Queen Elizabeth National Park is a melting pot of wildlife and geographical splendor, offering an unrivaled experience in the heart of Africa. It continues to attract global attention for its rich biodiversity, stunning landscapes, and efforts towards conservation.

The Diverse Sections of Queen Elizabeth National Park

Explore the different sections of Queen Elizabeth National Park, examining the unique features that define each region.

The Northern Sector – Mweya Peninsula

The Mweya Peninsula, forming the northern section of the park, is one of its most famous regions, primarily for its incredible concentration of wildlife. Overlooking the magnificent Kazinga Channel, which links Lake George and Lake Edward, the Peninsula provides visitors with a unique opportunity to see animals such as elephants, buffaloes, and countless bird species. Moreover, a boat cruise along the Kazinga Channel is a highlight of the Mweya Peninsula, offering a chance to spot hippos, crocodiles, and a myriad of bird species.

The Southern Sector – Ishasha Plains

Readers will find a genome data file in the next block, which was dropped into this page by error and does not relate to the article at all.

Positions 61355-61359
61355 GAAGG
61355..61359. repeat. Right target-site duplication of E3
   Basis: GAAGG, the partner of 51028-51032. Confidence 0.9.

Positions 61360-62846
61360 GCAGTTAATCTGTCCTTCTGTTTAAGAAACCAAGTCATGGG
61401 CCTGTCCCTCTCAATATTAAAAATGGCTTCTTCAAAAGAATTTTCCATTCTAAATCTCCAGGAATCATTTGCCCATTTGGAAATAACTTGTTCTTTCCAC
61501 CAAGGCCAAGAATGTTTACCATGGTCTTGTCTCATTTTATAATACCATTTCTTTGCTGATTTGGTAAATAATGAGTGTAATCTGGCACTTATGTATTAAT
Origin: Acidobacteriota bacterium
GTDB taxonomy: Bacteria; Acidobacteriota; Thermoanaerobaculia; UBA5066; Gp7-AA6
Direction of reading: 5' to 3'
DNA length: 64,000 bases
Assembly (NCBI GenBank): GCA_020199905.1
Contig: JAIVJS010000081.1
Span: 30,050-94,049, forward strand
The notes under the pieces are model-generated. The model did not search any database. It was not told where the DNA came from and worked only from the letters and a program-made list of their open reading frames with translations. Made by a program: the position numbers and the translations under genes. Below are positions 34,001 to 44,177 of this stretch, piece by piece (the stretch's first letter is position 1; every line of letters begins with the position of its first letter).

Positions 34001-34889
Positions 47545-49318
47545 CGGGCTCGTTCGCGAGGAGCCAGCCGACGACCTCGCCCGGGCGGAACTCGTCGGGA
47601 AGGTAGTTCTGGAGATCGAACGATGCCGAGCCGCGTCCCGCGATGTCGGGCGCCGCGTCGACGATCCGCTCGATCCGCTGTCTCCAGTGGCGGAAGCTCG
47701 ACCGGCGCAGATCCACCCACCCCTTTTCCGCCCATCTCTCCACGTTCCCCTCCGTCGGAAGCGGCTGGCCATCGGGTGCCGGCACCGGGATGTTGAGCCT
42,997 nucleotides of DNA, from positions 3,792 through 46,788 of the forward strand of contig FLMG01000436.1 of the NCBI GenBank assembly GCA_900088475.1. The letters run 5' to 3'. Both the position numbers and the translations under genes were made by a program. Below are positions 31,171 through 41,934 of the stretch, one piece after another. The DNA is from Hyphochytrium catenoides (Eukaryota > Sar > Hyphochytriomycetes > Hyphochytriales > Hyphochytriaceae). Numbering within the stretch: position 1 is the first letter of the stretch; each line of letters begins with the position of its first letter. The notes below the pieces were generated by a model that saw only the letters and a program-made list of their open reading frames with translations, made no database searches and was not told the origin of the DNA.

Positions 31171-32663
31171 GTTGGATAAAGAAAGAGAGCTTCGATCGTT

The southern region of the park, known as the Ishasha Plains, is renowned for its tree-climbing lions, which can often be seen lounging on fig tree branches. These lions are one of only two populations in the world known to exhibit this unusual behavior. The Ishasha sector’s open savannah and woodland make it a perfect destination for game drives, where visitors can also see Uganda kob, topi, and buffaloes, among other wildlife.

Kyambura Gorge

Kyambura Gorge is a remarkable section located on the eastern boundary of the park. Known as the “Valley of the Apes,” it hosts a thriving population of chimpanzees. The Gorge is a verdant, steep ravine, running through the savannah and filled with dense tropical forest. This ecosystem forms a stark contrast to the surrounding grasslands, providing a habitat for numerous other primate species, such as black and white colobus monkeys and olive baboons, alongside the chimpanzees.

Maramagambo Forest

Maramagambo Forest is one of the largest surviving natural forests in Uganda and forms part of the broader park ecosystem. The forest is known for its variety of birdlife, primates, and its famous bat cave, which is home to a large population of bats and pythons that live in unusual harmony. Guided forest walks in Maramagambo offer a more tranquil, immersive experience in contrast to the Savannah game drives.

Kasenyi Plains